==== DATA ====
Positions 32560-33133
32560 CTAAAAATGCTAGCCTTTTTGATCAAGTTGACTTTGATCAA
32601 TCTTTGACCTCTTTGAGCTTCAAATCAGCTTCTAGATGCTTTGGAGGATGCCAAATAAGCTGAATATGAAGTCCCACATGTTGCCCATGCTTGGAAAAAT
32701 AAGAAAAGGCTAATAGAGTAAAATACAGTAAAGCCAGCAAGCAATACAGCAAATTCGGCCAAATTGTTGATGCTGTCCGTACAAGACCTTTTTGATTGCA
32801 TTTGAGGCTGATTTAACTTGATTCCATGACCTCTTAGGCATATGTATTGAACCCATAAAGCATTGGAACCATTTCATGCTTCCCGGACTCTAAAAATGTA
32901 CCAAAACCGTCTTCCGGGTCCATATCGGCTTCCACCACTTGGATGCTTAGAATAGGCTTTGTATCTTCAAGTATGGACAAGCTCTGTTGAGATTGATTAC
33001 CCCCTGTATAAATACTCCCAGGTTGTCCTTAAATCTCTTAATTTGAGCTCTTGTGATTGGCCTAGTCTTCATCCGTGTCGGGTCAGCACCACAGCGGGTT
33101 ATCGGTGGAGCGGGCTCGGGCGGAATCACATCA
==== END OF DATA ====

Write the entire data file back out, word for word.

Positions 32560-33133
32560 CTAAAAATGCTAGCCTTTTTGATCAAGTTGACTTTGATCAA
32601 TCTTTGACCTCTTTGAGCTTCAAATCAGCTTCTAGATGCTTTGGAGGATGCCAAATAAGCTGAATATGAAGTCCCACATGTTGCCCATGCTTGGAAAAAT
32701 AAGAAAAGGCTAATAGAGTAAAATACAGTAAAGCCAGCAAGCAATACAGCAAATTCGGCCAAATTGTTGATGCTGTCCGTACAAGACCTTTTTGATTGCA
32801 TTTGAGGCTGATTTAACTTGATTCCATGACCTCTTAGGCATATGTATTGAACCCATAAAGCATTGGAACCATTTCATGCTTCCCGGACTCTAAAAATGTA
32901 CCAAAACCGTCTTCCGGGTCCATATCGGCTTCCACCACTTGGATGCTTAGAATAGGCTTTGTATCTTCAAGTATGGACAAGCTCTGTTGAGATTGATTAC
33001 CCCCTGTATAAATACTCCCAGGTTGTCCTTAAATCTCTTAATTTGAGCTCTTGTGATTGGCCTAGTCTTCATCCGTGTCGGGTCAGCACCACAGCGGGTT
33101 ATCGGTGGAGCGGGCTCGGGCGGAATCACATCA